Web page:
Web design is usually associated with the aesthetics of a website. Most online business owners tend to focus on how their website looks when it’s being built and often overlook the site design’s role in generating revenues. The truth is, site design can affect revenues either positively or negatively. If your website isn’t generating revenue, it’s probably because the design isn’t optimized to drive and convert visitors into buyers. Some of the ways website design affects online business revenues include the following.
Use of unnecessary technologies and website design techniques that serve no particular function
In the early years of the web, flash was quite popular. However, other than adding eye catching effects and making a website look “cool”, flash didn’t bring much to the table as far as revenue generation goes. Flash is a good example of unnecessary technologies that should never be used in website design.
New web design technologies and trends are coming up every once in a while. This however doesn’t mean that every new trend should be embraced. As a web designer or website owner, the main reason for choosing a particular technology should be to improve user experience and convert users into the site’s customers.
One of the best ways to determine whether a technology or strategy is worth incorporating within your website design is considering the following:
- Is the technology supported by most if not all browsers
- Who is the site’s target audience
- Are there better alternatives that will provide the same effect
- Will the technology enhance the website’s SEO
- Will the technology make the site easily accessible to search engines and visitors
Individual page structure
When building a website, each page should play a specific role. For example, the homepage should drive visitors to other main pages within the site, the landing page should convert visitors into leads or customers, and contact page should capture your site visitor’s message or order and so on.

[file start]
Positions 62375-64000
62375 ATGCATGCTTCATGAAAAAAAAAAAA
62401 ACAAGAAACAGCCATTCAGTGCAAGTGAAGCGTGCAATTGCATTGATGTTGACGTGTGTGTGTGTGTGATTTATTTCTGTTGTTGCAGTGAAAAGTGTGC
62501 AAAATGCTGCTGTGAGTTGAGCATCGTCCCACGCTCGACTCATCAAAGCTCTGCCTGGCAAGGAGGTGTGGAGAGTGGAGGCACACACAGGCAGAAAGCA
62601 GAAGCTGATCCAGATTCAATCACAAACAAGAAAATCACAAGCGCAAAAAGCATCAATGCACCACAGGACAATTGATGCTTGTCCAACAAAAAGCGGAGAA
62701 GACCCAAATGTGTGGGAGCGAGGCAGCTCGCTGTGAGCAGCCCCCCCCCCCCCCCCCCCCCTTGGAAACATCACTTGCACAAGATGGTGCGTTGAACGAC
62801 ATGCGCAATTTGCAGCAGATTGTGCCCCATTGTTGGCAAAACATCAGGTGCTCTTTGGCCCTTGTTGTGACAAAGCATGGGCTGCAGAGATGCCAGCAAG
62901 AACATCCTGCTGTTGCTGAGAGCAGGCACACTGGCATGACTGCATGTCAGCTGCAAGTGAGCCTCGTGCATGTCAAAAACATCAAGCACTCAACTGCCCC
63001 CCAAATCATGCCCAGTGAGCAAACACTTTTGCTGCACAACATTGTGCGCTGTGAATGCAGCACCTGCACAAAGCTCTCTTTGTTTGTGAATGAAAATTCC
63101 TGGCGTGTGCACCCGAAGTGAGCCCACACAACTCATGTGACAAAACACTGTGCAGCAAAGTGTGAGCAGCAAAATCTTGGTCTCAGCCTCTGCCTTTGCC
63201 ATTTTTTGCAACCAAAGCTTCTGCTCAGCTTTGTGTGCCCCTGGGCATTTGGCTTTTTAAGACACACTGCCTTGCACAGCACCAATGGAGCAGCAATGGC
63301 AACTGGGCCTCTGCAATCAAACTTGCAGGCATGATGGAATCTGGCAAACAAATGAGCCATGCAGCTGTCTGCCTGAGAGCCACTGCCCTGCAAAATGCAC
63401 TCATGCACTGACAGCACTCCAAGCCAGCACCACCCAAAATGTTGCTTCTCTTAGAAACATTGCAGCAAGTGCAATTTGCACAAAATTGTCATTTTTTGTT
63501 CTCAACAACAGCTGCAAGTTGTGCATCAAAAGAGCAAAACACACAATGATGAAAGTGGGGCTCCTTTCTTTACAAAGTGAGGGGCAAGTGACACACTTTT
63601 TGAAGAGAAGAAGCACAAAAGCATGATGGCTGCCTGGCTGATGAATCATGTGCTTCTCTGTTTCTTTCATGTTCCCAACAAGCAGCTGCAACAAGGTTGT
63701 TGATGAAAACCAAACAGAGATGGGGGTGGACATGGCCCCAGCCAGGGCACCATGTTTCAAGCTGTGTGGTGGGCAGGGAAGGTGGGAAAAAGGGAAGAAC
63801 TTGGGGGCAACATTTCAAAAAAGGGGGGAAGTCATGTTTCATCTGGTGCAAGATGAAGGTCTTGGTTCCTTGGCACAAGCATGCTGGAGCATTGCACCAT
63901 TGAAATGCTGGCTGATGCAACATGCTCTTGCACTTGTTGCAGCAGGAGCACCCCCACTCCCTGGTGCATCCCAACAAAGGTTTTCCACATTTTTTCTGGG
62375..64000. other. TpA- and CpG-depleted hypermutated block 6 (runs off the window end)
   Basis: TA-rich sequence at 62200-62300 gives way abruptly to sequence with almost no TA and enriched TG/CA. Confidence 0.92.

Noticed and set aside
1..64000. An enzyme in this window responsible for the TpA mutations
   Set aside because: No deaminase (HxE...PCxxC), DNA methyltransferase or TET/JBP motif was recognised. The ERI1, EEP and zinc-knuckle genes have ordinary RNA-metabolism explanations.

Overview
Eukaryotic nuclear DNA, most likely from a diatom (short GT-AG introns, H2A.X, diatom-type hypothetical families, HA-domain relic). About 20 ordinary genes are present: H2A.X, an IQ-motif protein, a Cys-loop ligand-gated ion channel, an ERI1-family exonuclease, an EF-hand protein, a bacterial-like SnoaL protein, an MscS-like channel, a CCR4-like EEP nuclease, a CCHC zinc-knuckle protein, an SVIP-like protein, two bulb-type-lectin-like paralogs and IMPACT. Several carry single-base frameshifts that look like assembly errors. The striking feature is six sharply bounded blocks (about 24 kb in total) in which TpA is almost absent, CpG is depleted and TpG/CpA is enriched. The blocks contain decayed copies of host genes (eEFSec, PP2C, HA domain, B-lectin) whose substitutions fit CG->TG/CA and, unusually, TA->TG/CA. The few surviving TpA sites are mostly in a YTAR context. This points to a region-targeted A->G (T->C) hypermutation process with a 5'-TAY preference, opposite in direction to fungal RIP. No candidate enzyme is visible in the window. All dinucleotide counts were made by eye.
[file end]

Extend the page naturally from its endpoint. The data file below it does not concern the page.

Each page should therefore have its own unique structure. The design process should therefore involve taking each page and creating its unique structure based on what the base is meant to achieve. For example, when designing the landing page, considerations should be made about what should come above the fold to ensure that a page visitor is enticed to give their email address or place an order as soon as possible without necessarily having to scroll to the bottom of the page.
Elements of style
Styling in web design isn’t just about creating an attractive website. Every styling element used on a website page should have the sole purpose of attracting and keeping the site visitor as well as compel the visitor to take a specific action. This is where web design and psychology interact.
Color is perhaps the best example to explain how styling can affect how website visitors choose to interact with the site. For example, using background and text colors which make reading the contents of a webpage difficult doesn’t make the visitors experience easier. As such, the site visitor is likely to leave the page without taking the action you’d want them to do. In addition, certain colors have been found to be effective when used in websites based on particular themes. For example, white and light shades of blue are quite effective when used in medical websites.
The website design process is much more than just creating an attractive site. It plays a role in how well the site will convert its visitors into leads and eventually buyers. Web design also plays a role in your online business’ branding. It’s therefore essential that before writing any web design code, you consider all the aspects of the final design and how they’ll affect the site’s ability to generate revenue.